For many, Lent is a time to give up something for the purpose of honoring the 40 days Jesus was said to walk through the desert, lured by the devil on many occasions. Christian or otherwise, Lent can be observed by anyone wanting to experience discipline, inner strength and conviction. Whether it is a vice we’ve been battling with, an addiction we need to curb, or simply the wish to deny ourselves our favorite luxury, the essence is in finding the devotion and dedication to let go of the inner demon of temptation.
Forty days is a long time to live without something you’ve been used to doing or having. Some of us make it easy on ourselves, while others will go all out in an effort to really challenge themselves. I have heard vegetarians say they are going to give up meat for Lent, and just recently my father told me he was going to give up listening to his Wayne Newton albums. Both are absurd, the prior for obvious reasons, and for those of you who don’t know my dad, he is definitely not a fan of Wayne Newton.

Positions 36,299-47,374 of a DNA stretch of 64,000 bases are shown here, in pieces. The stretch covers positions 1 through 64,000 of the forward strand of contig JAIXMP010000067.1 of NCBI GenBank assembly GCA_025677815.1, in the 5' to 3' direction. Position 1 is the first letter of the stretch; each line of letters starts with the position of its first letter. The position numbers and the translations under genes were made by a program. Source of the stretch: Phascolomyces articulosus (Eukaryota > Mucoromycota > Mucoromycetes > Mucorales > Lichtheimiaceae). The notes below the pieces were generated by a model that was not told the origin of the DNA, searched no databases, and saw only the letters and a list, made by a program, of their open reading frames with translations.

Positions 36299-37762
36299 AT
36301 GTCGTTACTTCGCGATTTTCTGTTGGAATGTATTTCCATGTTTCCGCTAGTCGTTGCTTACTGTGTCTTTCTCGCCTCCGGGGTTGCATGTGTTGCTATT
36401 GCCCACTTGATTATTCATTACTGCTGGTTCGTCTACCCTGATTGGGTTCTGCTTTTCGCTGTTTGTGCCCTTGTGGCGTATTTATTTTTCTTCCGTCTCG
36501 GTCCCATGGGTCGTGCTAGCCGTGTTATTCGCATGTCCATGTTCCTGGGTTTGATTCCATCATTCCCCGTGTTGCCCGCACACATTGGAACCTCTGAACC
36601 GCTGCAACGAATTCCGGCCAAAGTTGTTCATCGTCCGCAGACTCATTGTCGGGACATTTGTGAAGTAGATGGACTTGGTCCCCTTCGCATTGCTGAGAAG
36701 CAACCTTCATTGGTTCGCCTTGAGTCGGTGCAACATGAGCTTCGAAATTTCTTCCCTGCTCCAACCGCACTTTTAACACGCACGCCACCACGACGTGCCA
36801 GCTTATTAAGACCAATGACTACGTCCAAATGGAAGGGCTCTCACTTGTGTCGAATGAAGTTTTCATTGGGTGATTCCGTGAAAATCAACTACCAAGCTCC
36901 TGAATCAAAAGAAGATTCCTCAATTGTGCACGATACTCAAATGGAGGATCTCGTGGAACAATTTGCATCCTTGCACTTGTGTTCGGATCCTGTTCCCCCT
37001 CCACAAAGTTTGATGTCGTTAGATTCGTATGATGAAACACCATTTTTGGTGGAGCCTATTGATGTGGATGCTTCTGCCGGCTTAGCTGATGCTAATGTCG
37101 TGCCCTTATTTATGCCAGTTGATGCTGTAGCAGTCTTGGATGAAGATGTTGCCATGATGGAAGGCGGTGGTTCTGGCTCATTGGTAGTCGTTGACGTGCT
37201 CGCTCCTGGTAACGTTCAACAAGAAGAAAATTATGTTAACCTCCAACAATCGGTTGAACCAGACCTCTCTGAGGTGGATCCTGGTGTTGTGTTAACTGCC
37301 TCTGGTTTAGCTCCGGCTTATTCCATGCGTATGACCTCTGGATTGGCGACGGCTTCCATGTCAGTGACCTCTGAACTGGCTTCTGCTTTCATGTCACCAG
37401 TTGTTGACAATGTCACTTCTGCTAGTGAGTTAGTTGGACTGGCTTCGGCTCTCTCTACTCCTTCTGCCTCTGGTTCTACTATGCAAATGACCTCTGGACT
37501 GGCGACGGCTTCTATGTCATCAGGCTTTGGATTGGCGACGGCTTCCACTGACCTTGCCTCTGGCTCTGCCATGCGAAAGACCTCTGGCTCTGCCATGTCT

But for those of you who are actually going to give up something that will make you squirm, cringe, and want to renounce your devotion, the following meditation will help you stay the course.
Sit in a comfortable position free from external distractions such as the television, computer or your radio. Spend a moment observing your breath. Notice the pace, depth and quality of your breath. Begin to slowly lengthen and deepen your breath so that it falls into a gentle and relaxed rhythmic pace.
Next, bring your awareness to all of the sensations in your body. Sensations can be physical or energetic and can be a result of emotions and thoughts. Pay attention to your feelings without judgment or the need to change anything about what you feel.
The biggest challenge is to be patient. The world around us may whirl by, but that doesn’t mean we cannot slow down every once in a while. Give yourself permission to just sit and be, exactly as you are. The less you fight against your feelings, the less influence they will have on your decisions or temptations.
Imagine you are taking the long and arduous journey through a desert-like mine field of persuasion. Let your faith (in anything) help you gather endless strength so that you resist the temptation to give up. Be tough and stay present. Believe that soon you will wake up to a brighter, clearer, refreshing new you.
February 20th, 2012